Cheap Burgers and Factory Farms: Why is Our Meat Industry So Broken?

Even if you aren’t vegetarian, I am sure we can all agree on the fact that our meat industry is broken. Seriously broken.

Our consumption of meat has grown, and as such, so has the meat industry, having to evolve to satisfy ever increasing demands. While meat consumption has dropped in the last few years, overall, if you compare today’s meat eating habits to those of a few decades ago, we eat far more. For example, in 1909, Americans consumed 9.8 billion pounds of beef, in 2012 that number had risen to 52.2 billion. Today the average American eats about 270 pounds of meat per year.

In a country that consumes a lot of meat, you have to produce a lot of meat, and in the industrialized food world that has taken on the form of what the industry calls concentrated animal feeding operations, CAFOs. You may know them as factory farms. These are the places where animals are raised en masse, often with little room to move and living in the midst of filth. The animal rights group Last Chance for Animals recently launched Factory Farm 360, a campaign to highlight the realities of factory farming. Shot from low to the ground, they give a 360° view from the animal’s perspective. The campaign is interacted, and viewers can click and drag for the 360° view.

But it’s not just factory farms that make for a broken meat industry. It’s the incessant work done to ensure that the American public continue to eat meat and that meat producers continue to make money.

There’s the U.S. Meat Research Center for example, recently profiled in the New York Times, a center that is devoted to helping producers of beef, pork and lamb to make a profit as the American diet turns towards more poultry, fish, and yes, vegetables. “Pigs are having many more piglets — up to 14, instead of the usual eight — but hundreds of those newborns, too frail or crowded to move, are being crushed each year when their mothers roll over. Cows, which normally bear one calf at a time, have been retooled to have twins and triplets, which often emerge weakened or deformed, dying in such numbers that even meat producers have been repulsed,” reports the New York Times.

This is a taxpayer-financed federal institution, and according to the New York Times, “The center does not have the veterinarians to be present during experiments, even if it wanted them to. Twenty years ago, it employed six scientists with veterinary degrees, including Dr. Keen. Today it has none.”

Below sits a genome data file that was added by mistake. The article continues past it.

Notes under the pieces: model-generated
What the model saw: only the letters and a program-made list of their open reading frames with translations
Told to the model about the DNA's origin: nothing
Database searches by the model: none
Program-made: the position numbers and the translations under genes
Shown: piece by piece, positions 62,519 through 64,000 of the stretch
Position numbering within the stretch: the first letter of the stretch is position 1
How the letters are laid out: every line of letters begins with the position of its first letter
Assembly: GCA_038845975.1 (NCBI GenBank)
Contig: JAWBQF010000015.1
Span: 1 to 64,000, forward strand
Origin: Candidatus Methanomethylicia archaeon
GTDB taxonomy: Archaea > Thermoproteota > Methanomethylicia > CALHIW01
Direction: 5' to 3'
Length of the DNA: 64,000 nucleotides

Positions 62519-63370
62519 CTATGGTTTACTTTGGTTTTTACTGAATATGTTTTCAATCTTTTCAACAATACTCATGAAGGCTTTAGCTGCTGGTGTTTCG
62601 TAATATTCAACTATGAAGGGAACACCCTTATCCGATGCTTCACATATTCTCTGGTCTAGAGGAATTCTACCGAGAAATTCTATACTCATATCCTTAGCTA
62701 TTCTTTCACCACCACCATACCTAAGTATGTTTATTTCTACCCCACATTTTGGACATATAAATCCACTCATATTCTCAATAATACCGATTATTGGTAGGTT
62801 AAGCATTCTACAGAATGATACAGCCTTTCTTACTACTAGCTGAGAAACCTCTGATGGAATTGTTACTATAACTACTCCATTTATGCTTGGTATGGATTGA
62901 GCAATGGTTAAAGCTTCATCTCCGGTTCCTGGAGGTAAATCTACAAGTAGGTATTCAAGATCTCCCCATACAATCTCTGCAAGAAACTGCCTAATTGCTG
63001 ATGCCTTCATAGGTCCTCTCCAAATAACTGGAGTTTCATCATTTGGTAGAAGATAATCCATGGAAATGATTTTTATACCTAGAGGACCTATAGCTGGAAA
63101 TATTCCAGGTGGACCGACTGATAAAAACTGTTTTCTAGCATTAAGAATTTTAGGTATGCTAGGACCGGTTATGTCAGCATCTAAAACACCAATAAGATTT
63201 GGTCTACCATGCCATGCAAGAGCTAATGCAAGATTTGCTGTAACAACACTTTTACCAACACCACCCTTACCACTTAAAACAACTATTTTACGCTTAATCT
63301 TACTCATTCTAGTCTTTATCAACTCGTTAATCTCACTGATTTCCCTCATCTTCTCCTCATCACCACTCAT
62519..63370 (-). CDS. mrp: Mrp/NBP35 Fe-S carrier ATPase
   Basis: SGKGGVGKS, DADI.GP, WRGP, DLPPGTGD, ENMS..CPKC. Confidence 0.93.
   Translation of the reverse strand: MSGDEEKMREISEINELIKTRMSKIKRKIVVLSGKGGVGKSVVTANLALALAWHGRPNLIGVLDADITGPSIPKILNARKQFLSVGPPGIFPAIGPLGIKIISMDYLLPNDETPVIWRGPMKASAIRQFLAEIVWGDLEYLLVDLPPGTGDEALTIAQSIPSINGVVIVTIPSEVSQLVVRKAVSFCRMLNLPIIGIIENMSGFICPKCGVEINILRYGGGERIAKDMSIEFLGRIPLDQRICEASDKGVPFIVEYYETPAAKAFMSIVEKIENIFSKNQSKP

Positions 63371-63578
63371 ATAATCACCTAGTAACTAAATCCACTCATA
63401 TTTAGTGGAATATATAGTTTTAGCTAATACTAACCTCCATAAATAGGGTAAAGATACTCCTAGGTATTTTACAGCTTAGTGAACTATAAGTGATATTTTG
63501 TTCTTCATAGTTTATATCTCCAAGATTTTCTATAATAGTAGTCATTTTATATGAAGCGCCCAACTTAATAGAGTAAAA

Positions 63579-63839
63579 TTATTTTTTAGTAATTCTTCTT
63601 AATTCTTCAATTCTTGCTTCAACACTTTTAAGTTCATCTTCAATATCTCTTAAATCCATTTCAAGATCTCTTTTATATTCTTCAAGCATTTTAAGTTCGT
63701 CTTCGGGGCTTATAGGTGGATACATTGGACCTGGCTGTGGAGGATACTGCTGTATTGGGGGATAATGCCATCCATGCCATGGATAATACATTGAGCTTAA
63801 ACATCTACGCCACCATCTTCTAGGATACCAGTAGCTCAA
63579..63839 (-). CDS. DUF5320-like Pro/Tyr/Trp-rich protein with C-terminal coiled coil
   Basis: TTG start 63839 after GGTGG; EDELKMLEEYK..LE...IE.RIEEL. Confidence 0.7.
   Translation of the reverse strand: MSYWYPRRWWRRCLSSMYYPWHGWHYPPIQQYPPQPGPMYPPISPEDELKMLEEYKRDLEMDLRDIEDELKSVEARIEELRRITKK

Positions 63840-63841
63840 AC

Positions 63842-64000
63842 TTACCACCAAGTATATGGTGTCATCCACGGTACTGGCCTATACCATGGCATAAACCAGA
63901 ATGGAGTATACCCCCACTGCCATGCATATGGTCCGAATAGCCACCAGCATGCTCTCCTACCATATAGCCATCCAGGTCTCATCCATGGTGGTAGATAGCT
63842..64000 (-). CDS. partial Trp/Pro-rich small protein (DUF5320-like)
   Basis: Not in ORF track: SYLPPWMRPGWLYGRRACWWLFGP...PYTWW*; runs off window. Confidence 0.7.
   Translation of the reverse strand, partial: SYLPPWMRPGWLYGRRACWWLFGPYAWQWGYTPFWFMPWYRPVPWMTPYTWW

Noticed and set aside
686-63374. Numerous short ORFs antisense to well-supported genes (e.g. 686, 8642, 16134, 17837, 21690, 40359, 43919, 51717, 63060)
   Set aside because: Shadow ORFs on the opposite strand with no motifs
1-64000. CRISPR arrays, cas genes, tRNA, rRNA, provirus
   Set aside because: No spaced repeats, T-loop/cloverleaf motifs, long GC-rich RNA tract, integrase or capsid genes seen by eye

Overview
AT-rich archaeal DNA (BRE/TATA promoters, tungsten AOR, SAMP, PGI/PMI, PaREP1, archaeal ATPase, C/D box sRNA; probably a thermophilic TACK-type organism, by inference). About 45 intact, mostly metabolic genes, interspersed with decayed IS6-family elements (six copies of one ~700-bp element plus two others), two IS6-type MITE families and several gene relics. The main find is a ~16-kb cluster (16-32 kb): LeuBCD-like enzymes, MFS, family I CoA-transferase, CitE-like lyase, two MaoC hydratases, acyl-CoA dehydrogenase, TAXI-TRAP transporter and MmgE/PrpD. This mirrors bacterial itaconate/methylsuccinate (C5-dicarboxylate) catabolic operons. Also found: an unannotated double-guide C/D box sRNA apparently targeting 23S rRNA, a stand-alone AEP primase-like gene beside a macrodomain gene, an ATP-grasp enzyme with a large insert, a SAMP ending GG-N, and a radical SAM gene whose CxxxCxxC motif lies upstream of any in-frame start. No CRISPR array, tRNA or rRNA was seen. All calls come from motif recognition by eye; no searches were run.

Animal welfare has become a common topic in the food industry, yet since most people are quite removed from the realities of it – albeit it the few that watch investigative animal welfare videos – it’s easy to turn a blind eye to the despicable conditions that many animals live in.

Of course, for those that aren’t concerned about the animal welfare argument, there’s the health argument as well. Many hog farms around the country, known for producing mass amounts of waste, have a practice of spraying liquid manure out of sprinkler systems. According to the Wisconsin Watch, “Some research suggests that the plethora of chemicals and pathogens found in liquid manure can have serious health impacts, ranging from respiratory disease to potentially lethal antibiotic resistant infections. Opponents fear wider use of manure irrigation will increase the risk of human illness.” Other factory farms have been shown to have toxic manure lagoons, and you could even be breathing in antibiotic resistant genes from factory farms shows a new report.

What has gotten us into this state? Price. As Rolling Stone once said, “animal cruelty is the price we pay for cheap meat.”

As a public we have demanded cheap meat, externalizing the real costs that this broken system entails. There’s no denying that we need to fix this system. There are many solutions that have been proposed to begin to change the system, like banning the use of non-therapeutic antibiotics.

One thing is certain: if you are concerned about the meat industry, you have the choice to eat less meat, buy it from sources you know raise their livestock in a sustainable matter, or even cut it out entirely. We have to all take some personal responsibility in this.

There was a time when meat was more costly. When families didn’t eat it at every meal. The regular appearance of meat on our tables is a recent phenomenon. It’s high time we scaled back.

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